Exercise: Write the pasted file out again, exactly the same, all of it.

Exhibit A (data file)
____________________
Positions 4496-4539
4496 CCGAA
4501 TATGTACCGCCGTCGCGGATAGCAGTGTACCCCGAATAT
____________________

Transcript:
Positions 4496-4539
4496 CCGAA
4501 TATGTACCGCCGTCGCGGATAGCAGTGTACCCCGAATAT